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 CNS Story:

POPE-GUADALUPE Dec-12-2011 (610 words) With photos. xxxi

Pope celebrates Guadalupe feast, confirms he'll travel to Mexico, Cuba

Alejandra Valencia, a parishioner from St. Anthony of Padua Church in Butler, N.J., carries an image of Our Lady of Guadalupe during a morning procession in Butler Dec. 12, the feast of Our Lady of Guadalupe. (CNS/Octavio Duran)

By Cindy Wooden and Carol Glatz
Catholic News Service

VATICAN CITY (CNS) -- Celebrating the feast of Our Lady of Guadalupe and confirming he will travel to Mexico and Cuba in the spring, Pope Benedict XVI called on the people of Latin America to hold firm to their faith.

During his homily at the Mass Dec. 12 in St. Peter's Basilica, the pope prayed that God would guide the decisions of the Latin American people, so they could progress in "building a society based on the development of good, the triumph of love and the expansion of justice."

Pope Benedict added that he intends "to make an apostolic trip to Mexico and Cuba before Easter to proclaim the word of Christ and to strengthen the conviction that this is a precious time to evangelize with a steady faith, a lively hope and an ardent charity."

Various Spanish language news outlets have reported the trip will take place between March 23 and March 29.

In addition to marking the feast of Our Lady of Guadalupe, patroness of the Americas, the pope's Mass marked the bicentennials of many Latin American countries, which gained their independence from Spain between 1810 and 1825.

The pope said he could not let the anniversaries pass without demonstrating "the joy of the church for the many gifts which God, in his infinite goodness, has bestowed on these beloved nations throughout these years."

The bicentennial celebrations should not only recall historical, social and political events, he said, they also should include recognition of the Christian faith of the vast majority of the region's people and how that faith contributed to the development of society.

The Mass was celebrated in Spanish, Portuguese and Latin with several musical pieces -- including the Kyrie and Gloria -- drawn from the "Misa Criolla," a 1964 composition in Spanish that includes elements of Latin American folk music. Latin American musicians sang and played traditional instruments such as the bombo drum, flute, guitars and various percussion instruments like goat nails.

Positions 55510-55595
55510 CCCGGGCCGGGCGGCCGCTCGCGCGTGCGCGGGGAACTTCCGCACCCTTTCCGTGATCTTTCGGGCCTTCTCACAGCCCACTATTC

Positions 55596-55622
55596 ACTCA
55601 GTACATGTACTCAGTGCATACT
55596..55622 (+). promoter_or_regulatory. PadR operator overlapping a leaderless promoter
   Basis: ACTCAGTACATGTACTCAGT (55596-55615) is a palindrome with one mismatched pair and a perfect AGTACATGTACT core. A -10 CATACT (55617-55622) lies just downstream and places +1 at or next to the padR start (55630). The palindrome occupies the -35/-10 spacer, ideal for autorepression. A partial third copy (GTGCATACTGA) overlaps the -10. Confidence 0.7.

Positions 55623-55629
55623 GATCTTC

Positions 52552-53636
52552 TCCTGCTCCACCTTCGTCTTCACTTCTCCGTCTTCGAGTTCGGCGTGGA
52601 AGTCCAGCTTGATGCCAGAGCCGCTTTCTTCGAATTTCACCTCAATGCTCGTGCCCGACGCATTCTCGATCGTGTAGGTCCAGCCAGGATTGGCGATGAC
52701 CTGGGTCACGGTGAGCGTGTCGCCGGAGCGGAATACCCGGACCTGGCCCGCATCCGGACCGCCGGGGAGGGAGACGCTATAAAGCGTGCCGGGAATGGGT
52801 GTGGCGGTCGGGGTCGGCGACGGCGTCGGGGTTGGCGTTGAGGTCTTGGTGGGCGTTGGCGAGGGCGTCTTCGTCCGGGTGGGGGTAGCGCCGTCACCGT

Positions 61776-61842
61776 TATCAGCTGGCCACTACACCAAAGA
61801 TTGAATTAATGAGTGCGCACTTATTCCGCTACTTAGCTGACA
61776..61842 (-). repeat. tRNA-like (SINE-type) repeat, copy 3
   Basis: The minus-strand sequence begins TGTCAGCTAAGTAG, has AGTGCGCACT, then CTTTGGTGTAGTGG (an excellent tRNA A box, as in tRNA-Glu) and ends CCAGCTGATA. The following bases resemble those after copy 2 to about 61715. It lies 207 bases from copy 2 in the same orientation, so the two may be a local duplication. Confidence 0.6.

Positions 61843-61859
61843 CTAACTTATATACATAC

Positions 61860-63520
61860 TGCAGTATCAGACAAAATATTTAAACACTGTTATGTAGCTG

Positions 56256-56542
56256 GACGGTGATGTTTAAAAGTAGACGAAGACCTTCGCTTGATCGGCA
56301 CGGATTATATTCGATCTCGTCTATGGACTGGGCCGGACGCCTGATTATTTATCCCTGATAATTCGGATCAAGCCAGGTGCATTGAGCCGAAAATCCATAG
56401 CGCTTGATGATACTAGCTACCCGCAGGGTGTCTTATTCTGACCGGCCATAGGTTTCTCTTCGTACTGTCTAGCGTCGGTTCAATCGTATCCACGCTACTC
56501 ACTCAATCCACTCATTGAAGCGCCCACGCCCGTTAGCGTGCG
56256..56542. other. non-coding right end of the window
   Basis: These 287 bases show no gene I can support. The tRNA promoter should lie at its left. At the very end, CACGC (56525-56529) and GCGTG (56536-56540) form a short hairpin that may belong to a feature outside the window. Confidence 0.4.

Preceding the Mass, young people from Latin America and the Caribbean walked down the central aisle carrying flags from their home country; some wore colorful traditional costumes.

Concelebrating with the pope were Cardinals Tarcisio Bertone, Vatican secretary of state; Marc Ouellet, president of the Pontifical Commission for Latin America; Norberto Rivera Carrera of Mexico City; and Raymundo Damasceno Assis of Aparecida, Brazil.

Pope Benedict said that, as the countries of Latin America and the Caribbean continue to develop and gain a greater role in the international community, they must "safeguard the rich treasure of faith and their historic-cultural dynamism."

The values they must continue to promote include "always being defenders of human life from the moment of conception until natural death and promoters of peace; they must also safeguard the genuine nature and mission of the family," strengthen schools and help parents prepare their children to be good and upright citizens, he said.

Appearing with indigenous features to the Indian Juan Diego in 1531, Our Lady of Guadalupe showed the indigenous people that her son was their savior as well, the pope said. "She always leads us to her divine son, who is revealed as the foundation of the dignity of every human being (and) as a love stronger that the power of evil and death."

The pope said the region's people also must promote reconciliation and solidarity, do more to protect the environment and "strengthen efforts to overcome poverty, illiteracy and corruption and eradicate all forms of injustice, violence, criminality, citizens' insecurity, drug trafficking and extortion."

The pope entrusted to Our Lady of Guadalupe his intentions and the destiny of the peoples of Latin America and the Caribbean as they seek a better future.


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